In David M. Stone's The Beheading Of Saint John The Baptist

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David M. Stone examines the medium of blood writing and the intention behind its use in Caravaggio’s painting, The Beheading of Saint John the Baptist. Stone believes Caravaggio’s signature written in the blood of the Saint holds both political and poetic meaning rather than a simple act of contrition, as many of his peers have concluded. Both interpretations, although very different, highlight Caravaggio’s “habit of inventing novel ways of establishing his presence in his own paintings” In David Stone’s words: “Rather than an act of contrition, then, the signature "in blood" is an affirmation of Caravaggio's new status as a brother in the oldest, most powerful of the crusading orders.” It is through devotion Caravaggio finds redemption in Malta and The Beheading Saint John the Baptist and the innovative use of “blood as ink” plays a significant role. The painting, depicting the beheading of Saint John, is a depiction of martyrdom with the very “first fallen Knight” of the Order of Saint John. This martyrdom is considered a “baptism of blood, a rebirth through death” and the use of blood in…show more content…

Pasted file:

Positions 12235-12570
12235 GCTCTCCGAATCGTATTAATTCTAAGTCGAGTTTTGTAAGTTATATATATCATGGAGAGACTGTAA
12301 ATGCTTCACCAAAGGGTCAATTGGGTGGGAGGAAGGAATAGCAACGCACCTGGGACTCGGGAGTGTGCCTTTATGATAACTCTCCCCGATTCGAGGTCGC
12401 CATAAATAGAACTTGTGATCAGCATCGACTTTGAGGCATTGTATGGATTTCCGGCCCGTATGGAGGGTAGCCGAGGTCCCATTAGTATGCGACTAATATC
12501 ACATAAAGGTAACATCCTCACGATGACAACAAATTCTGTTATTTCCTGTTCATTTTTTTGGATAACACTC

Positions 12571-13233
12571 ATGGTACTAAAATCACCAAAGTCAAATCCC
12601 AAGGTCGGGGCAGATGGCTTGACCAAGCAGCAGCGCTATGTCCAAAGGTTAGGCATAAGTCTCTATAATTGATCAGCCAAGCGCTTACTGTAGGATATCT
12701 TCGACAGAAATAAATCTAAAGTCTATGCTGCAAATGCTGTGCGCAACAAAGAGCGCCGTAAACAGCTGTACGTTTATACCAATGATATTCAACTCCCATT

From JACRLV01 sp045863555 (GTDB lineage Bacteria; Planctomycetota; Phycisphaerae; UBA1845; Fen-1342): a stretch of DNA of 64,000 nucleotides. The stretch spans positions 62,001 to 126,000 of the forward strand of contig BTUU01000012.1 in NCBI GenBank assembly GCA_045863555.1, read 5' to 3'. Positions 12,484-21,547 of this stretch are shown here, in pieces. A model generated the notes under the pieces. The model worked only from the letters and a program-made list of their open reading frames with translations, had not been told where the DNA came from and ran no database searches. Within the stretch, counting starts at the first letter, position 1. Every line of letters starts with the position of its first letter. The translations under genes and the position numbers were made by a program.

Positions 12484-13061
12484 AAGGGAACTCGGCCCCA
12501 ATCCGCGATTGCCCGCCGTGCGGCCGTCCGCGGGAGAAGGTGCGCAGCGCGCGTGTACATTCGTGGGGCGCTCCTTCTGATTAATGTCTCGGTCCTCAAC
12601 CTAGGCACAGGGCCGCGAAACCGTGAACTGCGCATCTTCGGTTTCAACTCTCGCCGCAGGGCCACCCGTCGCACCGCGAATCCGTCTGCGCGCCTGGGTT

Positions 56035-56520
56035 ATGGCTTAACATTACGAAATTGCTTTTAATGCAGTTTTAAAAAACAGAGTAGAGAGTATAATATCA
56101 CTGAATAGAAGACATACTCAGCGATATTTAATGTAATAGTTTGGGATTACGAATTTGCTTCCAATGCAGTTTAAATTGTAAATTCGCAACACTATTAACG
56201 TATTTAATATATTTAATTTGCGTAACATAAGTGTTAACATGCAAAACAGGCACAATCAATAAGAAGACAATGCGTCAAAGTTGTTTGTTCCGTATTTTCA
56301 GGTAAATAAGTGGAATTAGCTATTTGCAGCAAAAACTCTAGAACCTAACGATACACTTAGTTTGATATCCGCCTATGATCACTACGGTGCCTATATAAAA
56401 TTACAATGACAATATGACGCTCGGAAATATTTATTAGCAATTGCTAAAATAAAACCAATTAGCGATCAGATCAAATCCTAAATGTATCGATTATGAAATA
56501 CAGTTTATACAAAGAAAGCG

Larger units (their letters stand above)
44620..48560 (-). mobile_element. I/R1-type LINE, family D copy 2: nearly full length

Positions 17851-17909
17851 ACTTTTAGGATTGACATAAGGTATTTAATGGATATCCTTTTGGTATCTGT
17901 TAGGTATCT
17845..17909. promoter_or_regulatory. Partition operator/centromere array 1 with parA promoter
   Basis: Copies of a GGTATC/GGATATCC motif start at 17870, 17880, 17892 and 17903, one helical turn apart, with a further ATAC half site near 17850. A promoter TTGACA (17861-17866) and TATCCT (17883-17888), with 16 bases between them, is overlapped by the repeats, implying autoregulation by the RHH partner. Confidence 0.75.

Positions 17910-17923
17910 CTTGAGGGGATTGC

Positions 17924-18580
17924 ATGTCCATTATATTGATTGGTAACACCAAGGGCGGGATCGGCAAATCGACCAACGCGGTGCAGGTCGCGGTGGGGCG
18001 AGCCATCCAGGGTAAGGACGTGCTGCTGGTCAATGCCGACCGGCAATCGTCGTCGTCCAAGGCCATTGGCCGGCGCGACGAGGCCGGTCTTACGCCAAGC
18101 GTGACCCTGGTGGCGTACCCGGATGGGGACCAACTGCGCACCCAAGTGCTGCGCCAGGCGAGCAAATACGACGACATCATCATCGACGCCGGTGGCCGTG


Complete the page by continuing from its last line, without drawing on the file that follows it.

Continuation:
In the work of Fra Christian von Osterhausen Stone finds similarities to Caravaggio’s beliefs. In Osterhausen’s piece Christ on the Cross
with a Praying Knight, the link between faith and nobility is depicted with an image very similar to the family tree required as proof of nobility for knighthood. Osterhausen uses imagery of genealogical branches of the Knights of Malta commonly used to depict nobility, while also linking their lineage to the Christ and the Holy Cross, expressing the idea that the brotherhood “is linked as much by faith as nobility”. This idea of the equality of faith and nobility would have been very important to Caravaggio seeing as his lineage alone wouldn’t have allowed him a place in the

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